A Lancashire woman has won first place in a competition to protect traditional Northern recipes from becoming extinct.
Sarah Stover from Fleetwood won the competition organised by Booths and Slow Food for her recipe for Honey Tea Bread.
Nine amateur cooks from Lancashire, Cumbria and Yorkshire served up their best-loved family recipes in the final at the Northcote Restaurant at Ewood Park, Blackburn Rovers Football Club. Each entry had 15 minutes to talk about the history of the dish and then for the judges to taste it.
Judges included Times food critic Charles Campion, Booths chairman Edwin Booth, chef Nigel Haworth and Catherine Gazzoli, chief executive of Slow Food UK.
Sarah said: “I originally found the recipe in a tiny 50p recipe book I found in my home when I moved in; I baked it from then on.”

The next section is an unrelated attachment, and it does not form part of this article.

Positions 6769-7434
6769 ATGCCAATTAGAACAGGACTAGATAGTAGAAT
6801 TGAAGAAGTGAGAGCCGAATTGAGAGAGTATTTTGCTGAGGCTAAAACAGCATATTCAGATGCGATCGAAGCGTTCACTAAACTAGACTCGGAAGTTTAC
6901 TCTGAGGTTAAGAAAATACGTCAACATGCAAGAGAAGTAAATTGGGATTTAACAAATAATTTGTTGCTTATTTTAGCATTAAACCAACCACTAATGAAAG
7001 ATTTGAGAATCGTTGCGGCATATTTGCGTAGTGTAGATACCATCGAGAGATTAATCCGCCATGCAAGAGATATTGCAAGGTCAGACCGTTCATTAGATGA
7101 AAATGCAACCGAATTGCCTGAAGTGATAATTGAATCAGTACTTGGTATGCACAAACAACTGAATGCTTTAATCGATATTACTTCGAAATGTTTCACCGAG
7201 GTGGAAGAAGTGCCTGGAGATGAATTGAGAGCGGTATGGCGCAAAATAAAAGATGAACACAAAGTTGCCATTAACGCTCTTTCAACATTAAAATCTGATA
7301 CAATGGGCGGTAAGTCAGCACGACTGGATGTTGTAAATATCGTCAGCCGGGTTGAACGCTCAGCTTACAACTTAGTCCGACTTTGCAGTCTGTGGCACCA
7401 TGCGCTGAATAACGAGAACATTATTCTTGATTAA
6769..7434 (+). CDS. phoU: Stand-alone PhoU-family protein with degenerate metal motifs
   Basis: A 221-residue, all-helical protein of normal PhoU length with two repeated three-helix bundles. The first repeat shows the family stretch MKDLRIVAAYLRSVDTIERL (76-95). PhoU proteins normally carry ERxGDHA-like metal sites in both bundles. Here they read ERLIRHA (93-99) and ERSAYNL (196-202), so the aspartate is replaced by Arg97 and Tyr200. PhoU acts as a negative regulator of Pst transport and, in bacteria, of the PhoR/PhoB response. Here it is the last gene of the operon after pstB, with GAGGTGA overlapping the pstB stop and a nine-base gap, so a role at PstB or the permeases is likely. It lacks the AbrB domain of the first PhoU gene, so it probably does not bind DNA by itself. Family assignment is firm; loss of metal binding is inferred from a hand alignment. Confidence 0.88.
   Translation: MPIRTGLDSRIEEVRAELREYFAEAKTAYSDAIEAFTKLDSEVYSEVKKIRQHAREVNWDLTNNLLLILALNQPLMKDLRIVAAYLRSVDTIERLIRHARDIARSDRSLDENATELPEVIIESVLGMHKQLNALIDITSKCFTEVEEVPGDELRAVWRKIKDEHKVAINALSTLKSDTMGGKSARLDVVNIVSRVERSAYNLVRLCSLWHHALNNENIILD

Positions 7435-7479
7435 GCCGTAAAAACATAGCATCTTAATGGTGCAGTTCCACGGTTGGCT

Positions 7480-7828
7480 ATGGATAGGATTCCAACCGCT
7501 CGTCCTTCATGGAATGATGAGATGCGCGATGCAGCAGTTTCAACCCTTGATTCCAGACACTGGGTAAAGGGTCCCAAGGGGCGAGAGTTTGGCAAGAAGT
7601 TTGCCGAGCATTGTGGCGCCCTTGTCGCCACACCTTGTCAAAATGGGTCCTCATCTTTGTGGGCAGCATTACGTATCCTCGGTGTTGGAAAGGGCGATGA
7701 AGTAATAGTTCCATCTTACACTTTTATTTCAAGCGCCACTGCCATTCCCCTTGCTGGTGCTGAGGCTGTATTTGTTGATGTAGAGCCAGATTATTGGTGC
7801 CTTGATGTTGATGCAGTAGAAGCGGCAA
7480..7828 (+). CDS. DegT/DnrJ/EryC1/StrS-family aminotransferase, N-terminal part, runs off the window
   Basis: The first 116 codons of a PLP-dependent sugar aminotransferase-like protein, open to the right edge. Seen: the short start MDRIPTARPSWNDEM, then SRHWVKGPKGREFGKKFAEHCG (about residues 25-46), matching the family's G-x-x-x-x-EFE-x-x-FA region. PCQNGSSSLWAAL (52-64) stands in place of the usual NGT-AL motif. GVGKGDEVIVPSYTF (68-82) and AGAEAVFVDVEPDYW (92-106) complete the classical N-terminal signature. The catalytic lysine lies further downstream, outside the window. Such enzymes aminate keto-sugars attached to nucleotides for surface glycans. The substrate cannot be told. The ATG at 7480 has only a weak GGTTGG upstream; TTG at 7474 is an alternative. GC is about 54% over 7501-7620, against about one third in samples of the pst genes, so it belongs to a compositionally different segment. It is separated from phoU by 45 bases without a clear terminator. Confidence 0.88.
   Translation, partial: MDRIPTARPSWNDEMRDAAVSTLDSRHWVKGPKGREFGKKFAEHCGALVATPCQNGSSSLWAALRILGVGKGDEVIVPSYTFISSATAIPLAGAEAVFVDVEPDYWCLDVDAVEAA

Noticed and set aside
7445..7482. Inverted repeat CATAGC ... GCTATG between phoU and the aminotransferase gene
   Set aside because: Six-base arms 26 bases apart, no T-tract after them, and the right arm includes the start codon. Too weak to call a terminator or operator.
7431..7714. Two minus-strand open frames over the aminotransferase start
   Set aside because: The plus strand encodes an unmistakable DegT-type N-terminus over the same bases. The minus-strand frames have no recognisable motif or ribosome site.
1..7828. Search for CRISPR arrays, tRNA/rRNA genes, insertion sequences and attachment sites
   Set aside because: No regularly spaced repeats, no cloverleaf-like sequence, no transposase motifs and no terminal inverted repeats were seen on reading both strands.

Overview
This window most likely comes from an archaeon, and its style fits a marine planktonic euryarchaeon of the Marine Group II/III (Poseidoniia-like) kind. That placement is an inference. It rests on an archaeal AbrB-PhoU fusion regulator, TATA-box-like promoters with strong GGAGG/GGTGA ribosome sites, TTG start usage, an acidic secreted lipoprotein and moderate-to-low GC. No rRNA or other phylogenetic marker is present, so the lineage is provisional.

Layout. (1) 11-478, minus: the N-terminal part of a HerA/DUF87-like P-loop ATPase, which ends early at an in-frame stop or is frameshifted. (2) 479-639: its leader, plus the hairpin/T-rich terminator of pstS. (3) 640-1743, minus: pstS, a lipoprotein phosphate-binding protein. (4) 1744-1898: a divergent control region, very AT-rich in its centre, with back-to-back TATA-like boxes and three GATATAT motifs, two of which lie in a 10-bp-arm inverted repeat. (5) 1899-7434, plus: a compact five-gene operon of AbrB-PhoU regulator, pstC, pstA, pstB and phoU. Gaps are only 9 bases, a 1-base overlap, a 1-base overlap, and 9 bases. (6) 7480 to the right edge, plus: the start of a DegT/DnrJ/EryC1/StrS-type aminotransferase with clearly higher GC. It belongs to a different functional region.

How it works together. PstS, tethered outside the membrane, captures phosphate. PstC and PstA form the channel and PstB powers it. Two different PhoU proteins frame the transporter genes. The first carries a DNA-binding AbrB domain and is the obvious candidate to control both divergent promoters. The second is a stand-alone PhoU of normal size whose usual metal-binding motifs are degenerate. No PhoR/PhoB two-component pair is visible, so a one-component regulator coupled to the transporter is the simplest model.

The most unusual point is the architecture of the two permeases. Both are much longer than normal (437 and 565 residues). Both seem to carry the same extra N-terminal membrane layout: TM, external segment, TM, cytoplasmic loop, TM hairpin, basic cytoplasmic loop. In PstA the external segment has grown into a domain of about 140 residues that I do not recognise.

Sarah won a family three-course meal prepared and cooked for eight people, plus £500.
Second place went to Helen Morris from Cumbria for her recipe for Pepperpot Pie and Helen Tawn from Ilkley was third with her Plum Jumbly Tart.
The best dishes will be featured on recipe cards in stores and appear on the Booths website.
Booths marketing manager Sarah Burns said: “People delved deep into their family cookbooks to share some amazing recipes that combine family history, local tradition and local produce.
“Many of the dishes are treasured culinary secrets that date back generations and have only been saved in people’s memories. We want to champion these beloved family dishes and protect them for generations to come.”
Slow Food UK’s Catherine Gazzoli says: “Many of these recipes don’t exist in cookbooks – they come from great great grandmas or grandpas who have been cooking these dishes for years.
“Slow Food is all about families coming together around the dinner table to take time to talk, eat and enjoy life. These recipes encapsulate all that is good about Slow Food – delicious, local family dishes prepared with love.”